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Cruciate Ligament Rupture in Dogs

Cruciate Ligament Rupture in Dogs

Cranial cruciate ligament (CCL) ruptures in dogs are a relatively common orthopedic injury. Our Vancouver vets explain cruciate ligament ruptures including the signs and treatment options for dogs.

What is a cruciate ligament?

The cruciate ligament, also known as the cranial cruciate ligament (CCL), is a connective tissue in the knee that connects and stabilizes the lower leg with the upper leg. It connects a dog's tibia to its femur. When torn, the joint becomes partially or completely unstable, causing pain and immobility.

CCL ruptures are the result of a torn CCL in a dog's stifle (knee), which is equivalent to the ACL in humans.

How to Identify a CCL Injury

When it comes to complete or partial cranial cruciate ligament ruptures in dogs, 80% of cases are chronic onset ruptures that are caused by degeneration and usually occur due to aging. This is most commonly seen in dogs ages five to seven.

Acute onset ruptures are most commonly seen in pups four years or younger. These ruptures are caused by injuries a dog will sustain just running around living their daily lives.

Symptoms of a CCL rupture may include:

  • Crepitus (crackling noise of bones rubbing against each other)
  • Decreased range of motion
  • Hind leg extension while sitting
  • Pain when the joint is touched
  • Lack of motivation to exercise
  • Irritability
  • Restricted mobility
  • Stiffness after exercising
  • Swelling/Inflammation
  • Thick/firm feel of the joint
  • Weight shifted to one side of the body while standing
  • "Pop" sound when walking

If you notice any of the listed symptoms above, contact your vet and schedule an examination for your pup.

Non-Surgical Treatment

In dogs weighing less than 30 pounds, adequate rest, anti-inflammatories, and physical rehabilitation may result in a non-surgical recovery. This depends on your pet's size, overall health, and the severity of your dog's CCL injury.

Your veterinary surgeon will advise you on the best course of action for your dog.

Treatment Via Surgery

CCL surgery is the most common surgery performed in dogs and is estimated to make up about 85% of all orthopedic surgeries performed every year on dogs. Given that this is such a common injury, several procedures have been developed over the years to repair the ligament. Each technique has its pros and cons, so it is important to discuss the options with your veterinarian to determine which procedure would be best for your dog's situation. Below are the most common methods of repairing the injury.


Arthroscopy is the least invasive method for visualizing the structures of the stifle, cranial, and caudal cruciate ligaments. The technique improves the visualization and magnification of joint structures. The technology developed for this procedure allows for small surgical incisions for partial CCLs and meniscus tears. This method may not be suitable for completely torn ligaments.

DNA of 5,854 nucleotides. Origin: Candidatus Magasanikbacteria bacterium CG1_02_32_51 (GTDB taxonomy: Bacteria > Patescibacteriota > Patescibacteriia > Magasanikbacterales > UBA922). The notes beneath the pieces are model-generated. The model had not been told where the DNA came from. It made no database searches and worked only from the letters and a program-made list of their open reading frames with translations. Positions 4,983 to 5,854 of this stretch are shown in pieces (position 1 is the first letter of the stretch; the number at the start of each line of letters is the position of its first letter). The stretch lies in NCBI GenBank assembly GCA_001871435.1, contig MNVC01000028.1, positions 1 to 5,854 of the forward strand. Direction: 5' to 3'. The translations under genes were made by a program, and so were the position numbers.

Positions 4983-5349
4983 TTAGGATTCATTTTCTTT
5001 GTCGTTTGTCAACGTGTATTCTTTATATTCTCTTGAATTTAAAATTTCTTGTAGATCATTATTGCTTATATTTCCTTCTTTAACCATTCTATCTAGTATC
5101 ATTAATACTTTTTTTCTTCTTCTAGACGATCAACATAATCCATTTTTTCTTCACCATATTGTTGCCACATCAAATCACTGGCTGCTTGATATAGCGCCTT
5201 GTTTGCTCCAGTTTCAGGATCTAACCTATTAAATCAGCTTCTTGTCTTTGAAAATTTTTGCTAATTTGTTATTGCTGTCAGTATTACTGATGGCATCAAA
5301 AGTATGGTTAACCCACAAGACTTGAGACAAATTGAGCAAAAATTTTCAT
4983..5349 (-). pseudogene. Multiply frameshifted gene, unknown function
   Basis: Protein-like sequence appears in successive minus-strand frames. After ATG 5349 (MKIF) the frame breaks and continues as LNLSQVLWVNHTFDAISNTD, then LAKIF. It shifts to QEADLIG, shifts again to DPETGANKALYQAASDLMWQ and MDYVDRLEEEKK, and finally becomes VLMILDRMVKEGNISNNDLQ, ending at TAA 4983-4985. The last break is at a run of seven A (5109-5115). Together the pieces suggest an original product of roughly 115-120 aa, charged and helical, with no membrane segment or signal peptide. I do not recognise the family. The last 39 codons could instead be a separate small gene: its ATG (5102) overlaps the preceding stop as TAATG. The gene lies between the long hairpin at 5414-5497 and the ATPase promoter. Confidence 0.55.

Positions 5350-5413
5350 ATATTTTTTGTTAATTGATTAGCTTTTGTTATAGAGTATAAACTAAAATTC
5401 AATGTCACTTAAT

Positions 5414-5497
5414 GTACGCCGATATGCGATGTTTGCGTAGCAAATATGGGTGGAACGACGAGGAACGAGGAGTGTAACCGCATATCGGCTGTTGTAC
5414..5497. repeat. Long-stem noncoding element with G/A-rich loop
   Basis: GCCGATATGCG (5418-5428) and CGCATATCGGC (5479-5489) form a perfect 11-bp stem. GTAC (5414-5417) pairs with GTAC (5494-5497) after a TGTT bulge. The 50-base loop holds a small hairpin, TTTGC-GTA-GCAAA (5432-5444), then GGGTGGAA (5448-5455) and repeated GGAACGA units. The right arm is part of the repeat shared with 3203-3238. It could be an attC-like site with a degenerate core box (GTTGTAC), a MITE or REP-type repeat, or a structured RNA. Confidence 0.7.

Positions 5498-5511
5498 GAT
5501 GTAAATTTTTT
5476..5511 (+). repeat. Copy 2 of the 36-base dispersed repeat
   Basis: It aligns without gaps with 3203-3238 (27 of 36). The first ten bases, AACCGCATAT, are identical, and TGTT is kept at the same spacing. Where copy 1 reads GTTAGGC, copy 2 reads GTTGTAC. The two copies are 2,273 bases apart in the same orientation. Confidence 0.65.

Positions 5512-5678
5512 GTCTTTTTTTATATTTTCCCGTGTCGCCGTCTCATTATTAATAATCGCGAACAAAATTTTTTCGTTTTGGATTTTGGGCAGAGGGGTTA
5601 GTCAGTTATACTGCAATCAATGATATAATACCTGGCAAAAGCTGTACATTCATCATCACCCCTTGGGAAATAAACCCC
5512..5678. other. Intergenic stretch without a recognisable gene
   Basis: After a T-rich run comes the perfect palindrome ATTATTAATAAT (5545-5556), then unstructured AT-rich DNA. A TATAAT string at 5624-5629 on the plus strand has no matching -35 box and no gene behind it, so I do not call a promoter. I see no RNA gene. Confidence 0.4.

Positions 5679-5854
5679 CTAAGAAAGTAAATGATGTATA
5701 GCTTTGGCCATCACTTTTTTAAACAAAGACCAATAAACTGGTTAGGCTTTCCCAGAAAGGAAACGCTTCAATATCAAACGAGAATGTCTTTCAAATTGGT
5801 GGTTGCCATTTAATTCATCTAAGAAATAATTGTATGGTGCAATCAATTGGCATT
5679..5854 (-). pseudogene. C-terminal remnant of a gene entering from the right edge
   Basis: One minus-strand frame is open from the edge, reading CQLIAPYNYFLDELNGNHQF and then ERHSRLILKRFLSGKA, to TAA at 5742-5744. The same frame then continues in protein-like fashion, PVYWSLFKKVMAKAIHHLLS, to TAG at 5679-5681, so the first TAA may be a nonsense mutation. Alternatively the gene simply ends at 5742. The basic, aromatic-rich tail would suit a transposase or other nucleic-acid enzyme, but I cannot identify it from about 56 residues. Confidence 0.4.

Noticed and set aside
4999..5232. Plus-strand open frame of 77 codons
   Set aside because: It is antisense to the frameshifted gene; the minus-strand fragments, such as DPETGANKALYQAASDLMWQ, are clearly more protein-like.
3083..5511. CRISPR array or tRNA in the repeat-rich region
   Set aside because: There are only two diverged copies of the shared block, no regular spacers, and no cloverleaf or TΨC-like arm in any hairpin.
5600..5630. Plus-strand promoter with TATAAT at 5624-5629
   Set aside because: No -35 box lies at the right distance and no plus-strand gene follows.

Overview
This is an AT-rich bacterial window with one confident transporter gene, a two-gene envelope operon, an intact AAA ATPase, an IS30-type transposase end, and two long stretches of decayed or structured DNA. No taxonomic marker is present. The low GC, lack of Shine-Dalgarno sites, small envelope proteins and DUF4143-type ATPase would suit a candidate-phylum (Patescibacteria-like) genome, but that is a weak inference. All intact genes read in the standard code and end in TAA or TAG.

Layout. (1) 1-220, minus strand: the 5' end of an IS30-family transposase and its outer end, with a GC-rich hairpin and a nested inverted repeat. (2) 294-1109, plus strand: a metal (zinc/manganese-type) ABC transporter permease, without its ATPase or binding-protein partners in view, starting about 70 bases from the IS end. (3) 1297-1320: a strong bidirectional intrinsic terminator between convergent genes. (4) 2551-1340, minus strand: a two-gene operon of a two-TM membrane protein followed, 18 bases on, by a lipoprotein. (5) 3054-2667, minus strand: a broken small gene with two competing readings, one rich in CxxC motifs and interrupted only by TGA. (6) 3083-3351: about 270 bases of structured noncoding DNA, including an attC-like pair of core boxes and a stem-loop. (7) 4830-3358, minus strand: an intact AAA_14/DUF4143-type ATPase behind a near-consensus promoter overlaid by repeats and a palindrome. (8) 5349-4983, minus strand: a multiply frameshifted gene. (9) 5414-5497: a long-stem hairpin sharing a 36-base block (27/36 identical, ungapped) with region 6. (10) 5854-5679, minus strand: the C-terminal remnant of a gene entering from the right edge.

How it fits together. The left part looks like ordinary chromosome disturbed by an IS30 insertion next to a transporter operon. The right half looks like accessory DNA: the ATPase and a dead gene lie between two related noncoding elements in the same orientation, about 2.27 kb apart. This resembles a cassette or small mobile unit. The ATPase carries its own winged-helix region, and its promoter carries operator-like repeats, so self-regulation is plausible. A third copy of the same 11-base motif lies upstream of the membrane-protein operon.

TPLO (Tibial Plateau Leveling Osteotomy)

TPLO surgery is gaining popularity and is the best option for larger dog breeds. The procedure involves cutting and leveling the tibial plateau. Following that, the surgeon secures the tibial plateau with a plate and screws. This surgery also removes the need for the ligament.

TTA (Tibial Tuberosity Advancement)

TTA is a surgical procedure that corrects the need for the CCL by cutting the top of the tibia, moving it forward, and stabilizing it in its new position with a plate. As a result, the goal of TTA is to completely replace the ligament rather than simply repair it.

Lateral Suture or Extracapsular

This surgery, which is commonly recommended for small to medium-sized dogs, stabilizes the stifle (knee) with sutures placed on the outside of the joint. This is one of the most common surgeries for this type of injury, and it is typically performed on dogs weighing less than 50 pounds.

Post-Op Recovery

No matter which operation is performed to repair the ligament, it is the care your dog receives after surgery that will determine how successful the operation is. The first 12 weeks following surgery are a crucial time for recovery and rehabilitation. Limited exercise and encouraging your pup to begin using their leg are keys to a successful recovery.

At 2 weeks postoperatively, you can gradually increase the length of your dog’s leashed walks. By the 8th week, your dog should be able to take two 20-minute walks each day and perform some of their basic daily living activities.

After 8-10 weeks following surgery, your veterinarian will take x-rays to see how the bone is healing. Your dog will eventually be able to resume normal activities. Here at Columbia River Veterinary Specialists, we recommend a rehabilitation program to help your dog recover. The rehabilitation facility you choose should have experience with post-op recovery from orthopedic injuries like the TPLO.

Some dogs have also experienced positive results via acupuncture treatments and laser therapy.

Note: The advice provided in this post is intended for informational purposes and does not constitute medical advice regarding pets. Please make an appointment with your vet for an accurate diagnosis of your pet's condition.

Is your dog showing signs of a CCL rupture? Contact our Vancouver vets and book a consultation today to get your pup back on their feet.

We Welcome New Patients

Columbia River Veterinary Specialists is accepting new patients by referral and for emergency services. Our experienced emergency vets  and specialists are passionate about the health of Vancouver companion animals. Ask your vet today about a referral.

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